When the college basketball season winds down, teams are typically looking to get on a hot streak with the NCAA Tournament looming large on the horizon.
Regardless of the trials and tribulations a team went through during the season, all that matters is getting to the postseason and peaking at the right time to begin chasing a title.
Ohio State could certainly see itself in NCAA discussions this season, and with just a week left before March, it appears the Buckeyes — winners of five of six — might be getting things figured out.
“I think it’s important because I think that you’re establishing a collective thought of winning,” OSU coach Thad Matta said Friday on seeking late season success. “Hitting that stride is obviously very, very important.”
The No. 24 Buckeyes (21-6, 8-6, 5th in the Big Ten) currently sit just half a game behind Wisconsin in the Big Ten standings after dispatching Northwestern at home Wednesday, 76-60. After losing five of six games during a streak in January, including a 71-70 overtime setback at home against Penn State Jan. 29 that senior guard Lenzelle Smith Jr. called the lowest point of the season for the team — OSU appears to be getting hot at the right time and played some of its best basketball of the year against the Fighting Illini Feb. 15.
Senior guard Aaron Craft, however, disagreed with Smith Jr. Friday, saying January was just a time the Buckeyes needed to find out who they really were.
“I don’t want to say, I mean that’s not rock bottom. Penn State’s a great team, and they had just got their first win so they’re riding high and they made plays down the stretch and we didn’t. On that day, they were the better basketball team than us,” Craft said. “I think the whole month of January was a huge learning time for us. Penn State just happened to be the last one of that month. It was tough on all of us.”
As OSU looks toward Minnesota (17-10, 6-8) for its second-to-last home game Saturday, the Gophers are potentially on the NCAA Tournament bubble after falling to Illinois at home Wednesday. Minnesota beat OSU, 63-53, Jan. 16, and are likely to be looking for another quality victory to add to its tournament résumé. Matta said that if that is the case, his team will be ready for it.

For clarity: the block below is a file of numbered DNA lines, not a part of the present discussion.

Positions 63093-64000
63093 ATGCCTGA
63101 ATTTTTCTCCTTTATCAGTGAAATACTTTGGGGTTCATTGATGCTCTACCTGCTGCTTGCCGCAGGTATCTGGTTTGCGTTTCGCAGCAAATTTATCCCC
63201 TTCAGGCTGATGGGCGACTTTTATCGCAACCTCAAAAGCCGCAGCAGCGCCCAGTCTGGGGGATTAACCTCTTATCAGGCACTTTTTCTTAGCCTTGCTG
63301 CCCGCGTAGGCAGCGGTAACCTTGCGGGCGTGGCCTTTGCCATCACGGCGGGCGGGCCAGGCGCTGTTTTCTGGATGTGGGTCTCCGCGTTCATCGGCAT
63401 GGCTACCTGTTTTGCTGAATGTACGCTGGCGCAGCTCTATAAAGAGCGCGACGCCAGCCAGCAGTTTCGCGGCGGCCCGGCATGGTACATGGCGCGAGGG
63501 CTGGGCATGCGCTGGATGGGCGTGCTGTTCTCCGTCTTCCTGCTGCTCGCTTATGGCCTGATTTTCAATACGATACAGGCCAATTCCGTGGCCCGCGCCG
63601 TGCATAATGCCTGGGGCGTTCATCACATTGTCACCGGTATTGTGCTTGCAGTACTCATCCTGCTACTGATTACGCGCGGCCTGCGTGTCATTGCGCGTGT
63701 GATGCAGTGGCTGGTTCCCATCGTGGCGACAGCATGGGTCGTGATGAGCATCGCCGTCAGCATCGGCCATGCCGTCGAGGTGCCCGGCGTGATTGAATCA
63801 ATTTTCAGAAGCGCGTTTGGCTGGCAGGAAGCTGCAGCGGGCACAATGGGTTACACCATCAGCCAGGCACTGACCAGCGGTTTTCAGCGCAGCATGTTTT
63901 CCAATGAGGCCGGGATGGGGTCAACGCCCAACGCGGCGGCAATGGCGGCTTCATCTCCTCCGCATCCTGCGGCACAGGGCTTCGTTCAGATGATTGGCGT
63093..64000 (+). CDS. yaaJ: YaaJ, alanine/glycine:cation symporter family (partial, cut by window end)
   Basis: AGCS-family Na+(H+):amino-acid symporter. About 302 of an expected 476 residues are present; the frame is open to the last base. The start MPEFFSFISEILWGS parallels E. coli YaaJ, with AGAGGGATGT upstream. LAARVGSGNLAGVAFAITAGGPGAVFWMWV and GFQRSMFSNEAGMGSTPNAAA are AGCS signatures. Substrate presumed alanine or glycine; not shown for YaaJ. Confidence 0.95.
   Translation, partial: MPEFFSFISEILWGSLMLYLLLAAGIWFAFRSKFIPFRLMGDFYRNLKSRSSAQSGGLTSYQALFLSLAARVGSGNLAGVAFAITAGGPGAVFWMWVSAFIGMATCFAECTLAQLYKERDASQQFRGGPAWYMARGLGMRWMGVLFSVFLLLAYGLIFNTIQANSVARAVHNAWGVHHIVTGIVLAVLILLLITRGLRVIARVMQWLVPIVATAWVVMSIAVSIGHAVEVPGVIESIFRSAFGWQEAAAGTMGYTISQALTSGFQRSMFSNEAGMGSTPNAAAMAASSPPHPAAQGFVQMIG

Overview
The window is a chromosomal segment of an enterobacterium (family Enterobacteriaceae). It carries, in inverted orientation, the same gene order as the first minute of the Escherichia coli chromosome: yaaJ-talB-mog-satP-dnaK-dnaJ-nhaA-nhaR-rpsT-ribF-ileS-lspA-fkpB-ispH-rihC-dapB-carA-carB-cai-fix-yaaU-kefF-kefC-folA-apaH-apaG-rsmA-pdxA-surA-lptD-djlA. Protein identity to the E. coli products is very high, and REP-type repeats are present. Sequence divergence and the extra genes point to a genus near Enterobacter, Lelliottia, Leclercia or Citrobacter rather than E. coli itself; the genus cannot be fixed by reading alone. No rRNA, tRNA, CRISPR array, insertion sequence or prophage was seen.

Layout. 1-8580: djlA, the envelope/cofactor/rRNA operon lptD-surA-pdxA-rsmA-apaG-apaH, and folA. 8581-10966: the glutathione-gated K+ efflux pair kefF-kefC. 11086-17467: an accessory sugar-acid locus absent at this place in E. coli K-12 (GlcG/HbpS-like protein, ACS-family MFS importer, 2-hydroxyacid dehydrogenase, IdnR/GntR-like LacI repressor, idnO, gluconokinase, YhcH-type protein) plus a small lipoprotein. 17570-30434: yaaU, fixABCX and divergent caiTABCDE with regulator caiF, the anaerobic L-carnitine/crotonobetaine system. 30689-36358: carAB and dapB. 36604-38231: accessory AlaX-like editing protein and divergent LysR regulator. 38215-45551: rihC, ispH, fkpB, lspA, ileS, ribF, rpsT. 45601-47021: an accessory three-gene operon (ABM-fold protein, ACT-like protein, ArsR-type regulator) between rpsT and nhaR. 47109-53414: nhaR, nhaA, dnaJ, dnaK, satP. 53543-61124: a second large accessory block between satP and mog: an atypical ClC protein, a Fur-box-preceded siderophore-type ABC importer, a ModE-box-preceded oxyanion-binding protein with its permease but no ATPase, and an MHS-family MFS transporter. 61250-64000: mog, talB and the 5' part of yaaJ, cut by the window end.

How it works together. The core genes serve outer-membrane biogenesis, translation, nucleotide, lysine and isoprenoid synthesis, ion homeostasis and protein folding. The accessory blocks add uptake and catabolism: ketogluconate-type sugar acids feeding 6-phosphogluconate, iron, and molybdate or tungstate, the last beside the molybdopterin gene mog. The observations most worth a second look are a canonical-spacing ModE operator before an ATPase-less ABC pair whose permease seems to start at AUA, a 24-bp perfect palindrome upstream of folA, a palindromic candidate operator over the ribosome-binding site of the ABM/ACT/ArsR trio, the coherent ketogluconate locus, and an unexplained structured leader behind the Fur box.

“The great thing we have going, and I don’t know how many we’ve played —13 or 14 Big Ten games — every single one of them has had that type of sense of urgency. So not expecting anything drastically different from them, or for us,” Matta said.
The loss to the Gophers was the third amidst a ghastly four-game skid last month that spanned nearly two weeks, but Craft said things have changed since then.
“They were tougher than us in that game,” Craft said. “I know we turned the ball over way too much. That’s kind of their calling card. They rely on steals and transition baskets. I also think we’re definitely a different basketball team. Just watching film, from offensive execution to defensive rotation, I think we’re definitely a better team.”
Playing a large part in the Buckeyes’ recent string of wins has been junior forward LaQuinton Ross, who has scored an average of 15.8 points in OSU’s last five games.
OSU faced the possibility of having to take on the Gophers without their leading scorer, though, after Ross was ejected from Wednesday’s game against Northwestern for shoving two players during an on-court scuffle in the second half. Ross was not suspended, but Wildcat redshirt-senior forward Nikola Cerina was for what lead official Ray Perone called taking “a swing with a closed fist or a closed hand” at OSU junior center Amir Williams. Craft said the team was relieved to hear the news that Ross wasn’t suspended.
“When you see one of your brothers kind of getting into it, you want to come to his aid and help him out. And did Q help him out in the best way? Absolutely not. We’re very thankful that he doesn’t have to sit out this next game,” Craft said. “Obviously he’s been a big part of us playing better basketball offensively and defensively. It’s definitely a learning point … You always have to try to keep your head. There’s a lot at stake and you can’t risk it all for five seconds of what he did.”
Matta said he spent time earlier Friday thinking of a “politically correct” response to a question about the incident, but ultimately said he liked how Ross stood up for a teammate — just not how he executed it.
“I like guys standing up for teammates. Obviously as you said, the execution may not have been appropriate at the time. Having that control of ‘hey things happen,’” Matta said. “I wouldn’t say that I’m proud, I don’t like that at all. I don’t like the situation … So you can’t have that. And that is the politically correct thing — we won’t stand for that.”
Still having Ross in the lineup allows for OSU to remain at full strength as it heads into its stretch run, but Craft said getting a series of victories before the postseason isn’t necessarily No. 1 on the docket of tasks at hand.
“Obviously, we want to win every game, so if that happens to come in a streak right now, that’s fantastic and I think over the years since I’ve been here, we’ve done a pretty good job doing that,” Craft said. “But our motivation isn’t to string a few together, our motivation is to win every game. One game at a time. And just try to win that one and move onto the next one and figure out what we have to do.”
Tipoff against Minnesota is set for 6 p.m. at the Schottenstein Center Saturday.